Saturday, February 25, 2012

I Am Not A Weirdo.

If you follow me on twitter (and if you don't, why don't you? You're missing out on important stuff, like my love/hate relationship with Glee and stuff my cousin breaks when she comes over), then you already probably know what this post is going to be about. UFOs.

Now, I know that I come off as an entirely sane and reasonable person, the very paragon of rationality, some might say. It's my curse. Lurking beneath this absolutely normal facade is a person who has serious doubts about the date of Elvis's death, whether or not the moon landing was real, and a firm belief in the Chupacabra. Not all people can come along on a ride that, even to me, appears to be a one-way trip through looney land. But what I don't get is the looming double standard that exists when you talk about these things to people.

As I mused last week, upon ye olde twitter, when you tell someone you believe in ghosts, they'll usually believe you. A lot of people will feel free to tell you about the ghost they saw, or some strange noises or creepy feelings they had in the house they grew up in. Occasionally, you'll have the random dick who's like, "Pfff, I don't believe in ghosts or anything supernatural and that makes me way smarter than you are." I have an intense dislike for those people.

Anyway, why is it that you can say you believe in ghosts all day long, but the second you're like, "I saw a UFO," people think you're one roll of tinfoil away from being that UFO guy on the bus with the briefcase covered in anti-government bumper stickers, handing out all kinds of crazy pamphlets? What an insane double standard! I'm just going to let you read the two following statements, and at the end, you tell me which one sounds more insane:

"Last night, around midnight, I got up to use the bathroom down the hall from my bedroom. When I opened my bedroom door, I saw a hazy, full-body apparition. It floated there for a moment and disappeared. I am certain that this was the disembodied soul or spirit energy of a person who died a very long time ago."
Or:

"Last night, around midnight, I was driving down a deserted country road. Suddenly, lights appeared in the sky. The object was not a plane, but clearly a vehicle of some kind. It floated there for a moment and disappeared. I am certain that this was a visit by living beings from a planet too far from our own for us to have any knowledge of, based on our limited technology."

Seriously, which one of those statements seems more likely to be true? That someone dead is somehow projecting their consciousness into the living world for no other clear purpose than to freak us out, or that there is a species out there in the vastness of our universe- that we have not yet begun to explore- that happens to breeze by every so often for some reason?

To be clear, I'm not saying it's stupid to believe in ghosts. I just think it's bizarre that more people seem comfortable with the idea of the dead still walking the Earth than the possibility of something unearthly visiting us.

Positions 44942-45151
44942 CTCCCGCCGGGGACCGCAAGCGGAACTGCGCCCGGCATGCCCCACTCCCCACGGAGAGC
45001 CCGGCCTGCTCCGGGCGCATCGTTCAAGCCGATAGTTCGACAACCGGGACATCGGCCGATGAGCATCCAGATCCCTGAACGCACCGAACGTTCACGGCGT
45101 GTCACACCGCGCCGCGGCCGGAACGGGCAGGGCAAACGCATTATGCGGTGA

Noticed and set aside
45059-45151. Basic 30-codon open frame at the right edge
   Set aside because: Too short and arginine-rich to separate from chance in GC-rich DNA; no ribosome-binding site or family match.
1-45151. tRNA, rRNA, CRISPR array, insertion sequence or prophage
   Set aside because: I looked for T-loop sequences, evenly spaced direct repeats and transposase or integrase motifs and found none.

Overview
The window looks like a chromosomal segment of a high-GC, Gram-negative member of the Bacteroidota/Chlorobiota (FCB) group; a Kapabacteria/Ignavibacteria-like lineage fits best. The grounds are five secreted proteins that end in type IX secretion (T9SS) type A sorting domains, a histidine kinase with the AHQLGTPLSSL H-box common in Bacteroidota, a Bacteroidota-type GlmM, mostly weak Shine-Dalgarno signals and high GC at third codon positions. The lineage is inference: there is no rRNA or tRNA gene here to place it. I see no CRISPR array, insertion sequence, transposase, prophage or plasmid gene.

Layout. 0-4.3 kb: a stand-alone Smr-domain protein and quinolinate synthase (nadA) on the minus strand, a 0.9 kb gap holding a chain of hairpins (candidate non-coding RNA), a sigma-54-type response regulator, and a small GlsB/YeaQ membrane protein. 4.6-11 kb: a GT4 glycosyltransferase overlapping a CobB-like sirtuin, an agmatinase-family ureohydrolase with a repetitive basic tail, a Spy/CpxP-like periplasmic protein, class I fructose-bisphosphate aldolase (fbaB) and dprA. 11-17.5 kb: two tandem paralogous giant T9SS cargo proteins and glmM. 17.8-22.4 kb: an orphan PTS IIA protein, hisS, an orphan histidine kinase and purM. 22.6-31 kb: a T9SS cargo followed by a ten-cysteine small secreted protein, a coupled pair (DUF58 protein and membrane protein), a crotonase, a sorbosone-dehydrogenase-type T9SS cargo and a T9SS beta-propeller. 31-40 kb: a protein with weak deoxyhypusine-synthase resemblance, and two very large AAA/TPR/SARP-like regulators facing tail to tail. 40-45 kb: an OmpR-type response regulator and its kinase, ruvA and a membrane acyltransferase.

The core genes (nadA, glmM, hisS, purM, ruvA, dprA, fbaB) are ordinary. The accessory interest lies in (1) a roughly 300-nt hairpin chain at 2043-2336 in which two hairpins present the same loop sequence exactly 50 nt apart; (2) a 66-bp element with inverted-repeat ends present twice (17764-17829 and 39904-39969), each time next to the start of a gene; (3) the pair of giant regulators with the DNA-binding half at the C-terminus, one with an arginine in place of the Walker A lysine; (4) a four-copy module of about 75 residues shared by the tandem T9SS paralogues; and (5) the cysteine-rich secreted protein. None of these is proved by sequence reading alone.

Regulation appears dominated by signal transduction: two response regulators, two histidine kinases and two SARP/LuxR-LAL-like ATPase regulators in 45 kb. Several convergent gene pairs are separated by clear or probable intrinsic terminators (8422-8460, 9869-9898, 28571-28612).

When I twittered this question, one of my followers, Lyndsay, hypothesized that it's because as humans, we're uncomfortable with the idea of other beings in the universe. Not because we're afraid of them, necessarily, but because we're selfish and would prefer to believe that the universe literally revolves around us. We want to be the only heroes in the cosmic story, so to speak. The writer I mentor told me that she believes we're a science experiment, or that the aliens are just keeping tabs on us, waiting for us to reach some point in our development as a species before making first contact. I'm not sure that's not more of the same, "We're really important," belief getting caught up in the process of figuring out why aliens would visit us. I'm more of a mind that maybe aliens breeze by here on long trips to break the monotony, or because their ships can get fuel from our atmosphere, or because they're bored and have to take a leak. In all the universe, we are, at best, an alligator farm attraction on the side of a real long, deserted stretch of two-lane Georgia highway.

I believe in UFOs. In fact, I will go so far as to publicly admit that I've seen one. It was back in the 90's, either '94 or '95. I was in the car with my best friend and her parents, coming back from their family Christmas in Coldwater, MI. We were nearly home when we saw it, a low, impossibly bright light just above the trees. There wasn't a lot of snow on the ground, but there was a lot of fog in the air, so what we saw was a light basically as bright as looking directly into a halogen headlamp on a new car. The light seemed to skim along in a straight line, then suddenly disappear and reappear further back on its track. Years later, I think it must have been a literal "flying saucer" with a circular rotation, and the disappearance/reappearance of the light had to do with the ship making revolutions. It followed the road for about five minutes, then it was gone.

We were incredibly freaked out, even the adults in the car, who at first tried to assure us it was probably just a plane. They quickly gave that up, though, and all the talk in the vehicle immediately turned to aliens.

I can't imagine why our how aliens would find us important. I don't think they're going to come to us and bring us some amazing message of intergalactic peace. But I do know one thing: if a body can walk around saying they believe that dead people just randomly pop up all see-through and blue, then it's not such a stretch of the imagination, I think, to say that somewhere, far beyond the reach of our technology, whole civilizations are thriving and exploring space, much in the same way we're attempting to.

Also, Doctor Who is based on a true story, Big Foots are real and freely roaming British Columbia, and JFK was taken out by the KGB.
 

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